Decarbonization plays a crucial role in preserving biodiversity

Decarbonization plays a crucial role in preserving biodiversity

The Secretary of State for the Environment (SSE), Demétrio do Amaral(Image Tatoli/Francisco Sony)

DILI, 31 january 2023 (TATOLI) – Timor-Leste Government, through the Secretary of State for Environment, had implemented a decarbonization program by providing tree planting incentives for communities to grow more trees to preserve Timor-Leste’s biodiversity.

“Tree planting incentives are one of the best solutions to encourage our farmers and communities to plant more trees, which is crucial to protect and preserve our biodiversity,” Secretary of State for Environment, Demetrio do Amaral de Carvalho told TATOLI at his office, in Dili.

Carvalho said growing more trees would help restore habitat loss for native species, including birds, mammals, etc.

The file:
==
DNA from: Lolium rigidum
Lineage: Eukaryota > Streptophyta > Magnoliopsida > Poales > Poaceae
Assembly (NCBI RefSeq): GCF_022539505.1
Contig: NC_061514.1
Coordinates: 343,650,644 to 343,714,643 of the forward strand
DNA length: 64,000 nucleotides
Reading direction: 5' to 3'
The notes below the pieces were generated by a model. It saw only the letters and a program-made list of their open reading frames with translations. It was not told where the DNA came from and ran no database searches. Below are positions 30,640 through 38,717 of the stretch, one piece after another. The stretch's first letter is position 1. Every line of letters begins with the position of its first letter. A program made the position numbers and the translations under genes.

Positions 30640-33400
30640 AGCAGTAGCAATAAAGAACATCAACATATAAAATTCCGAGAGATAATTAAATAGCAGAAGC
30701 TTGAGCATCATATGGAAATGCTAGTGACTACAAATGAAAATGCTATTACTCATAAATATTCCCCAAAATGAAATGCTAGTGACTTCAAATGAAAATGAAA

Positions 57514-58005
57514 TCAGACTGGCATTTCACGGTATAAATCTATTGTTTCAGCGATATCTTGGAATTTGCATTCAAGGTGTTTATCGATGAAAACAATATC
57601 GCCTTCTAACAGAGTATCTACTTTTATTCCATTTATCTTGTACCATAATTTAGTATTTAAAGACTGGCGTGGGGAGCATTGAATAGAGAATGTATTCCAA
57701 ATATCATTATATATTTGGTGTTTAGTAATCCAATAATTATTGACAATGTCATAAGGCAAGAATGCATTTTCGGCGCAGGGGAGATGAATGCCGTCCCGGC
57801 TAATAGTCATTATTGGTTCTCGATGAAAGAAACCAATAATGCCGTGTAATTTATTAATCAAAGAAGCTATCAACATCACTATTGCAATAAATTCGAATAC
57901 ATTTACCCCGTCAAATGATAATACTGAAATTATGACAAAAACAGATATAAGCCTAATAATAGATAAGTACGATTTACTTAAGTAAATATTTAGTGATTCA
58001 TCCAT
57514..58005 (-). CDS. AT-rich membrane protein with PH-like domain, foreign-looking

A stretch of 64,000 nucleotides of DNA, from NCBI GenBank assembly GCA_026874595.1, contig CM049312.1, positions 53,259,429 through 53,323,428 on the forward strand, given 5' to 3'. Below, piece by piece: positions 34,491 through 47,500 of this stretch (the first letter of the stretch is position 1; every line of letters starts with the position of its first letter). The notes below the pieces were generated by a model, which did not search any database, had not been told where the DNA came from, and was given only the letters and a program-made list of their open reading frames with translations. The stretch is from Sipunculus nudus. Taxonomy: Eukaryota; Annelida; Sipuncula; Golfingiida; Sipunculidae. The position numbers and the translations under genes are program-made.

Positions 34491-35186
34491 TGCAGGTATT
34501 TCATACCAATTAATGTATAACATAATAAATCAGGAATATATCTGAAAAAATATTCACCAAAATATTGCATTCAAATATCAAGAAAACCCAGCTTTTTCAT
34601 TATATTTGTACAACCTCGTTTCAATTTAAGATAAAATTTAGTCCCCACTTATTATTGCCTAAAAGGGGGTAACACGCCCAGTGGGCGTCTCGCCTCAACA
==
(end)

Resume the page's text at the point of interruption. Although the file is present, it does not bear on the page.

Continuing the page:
“By planting more trees, many of our indigenous birds, and mammals would migrate back from other places. For example, you can now see many monkeys returning to their habitat at the Mangrove Conservation Centre in Hera Dili after its restoration,” he said.

More than 6000 farmers from 12 municipalities had benefited from the decarbonization program: “A farmer from the Bagia Administrative Post of Baucau City Municipality receives up to US$4000 per year from planting 8000 trees.” 

He added that thousands of coffee farmers were also given tree-planting incentives to restore the coffee plantation: “Each coffee farmer would receive US$0.21 per tree.”

Humanity’s addiction to fossil fuels and voracious appetite for natural resources are accelerating climate change and degrading ecosystems on land and sea, threatening the integrity of the biosphere and thus the survival of native species.

Plants and trees extract and “sequester” carbon dioxide through photosynthesis by absorbing it into their tissues and preventing it from remaining in the atmosphere. Their role is essential for decarbonization, or else known as the reduction of carbon emissions into the atmosphere, particularly in the form of CO2.



Journalist: Filomeno Martins 

Editor: Nelia Borges


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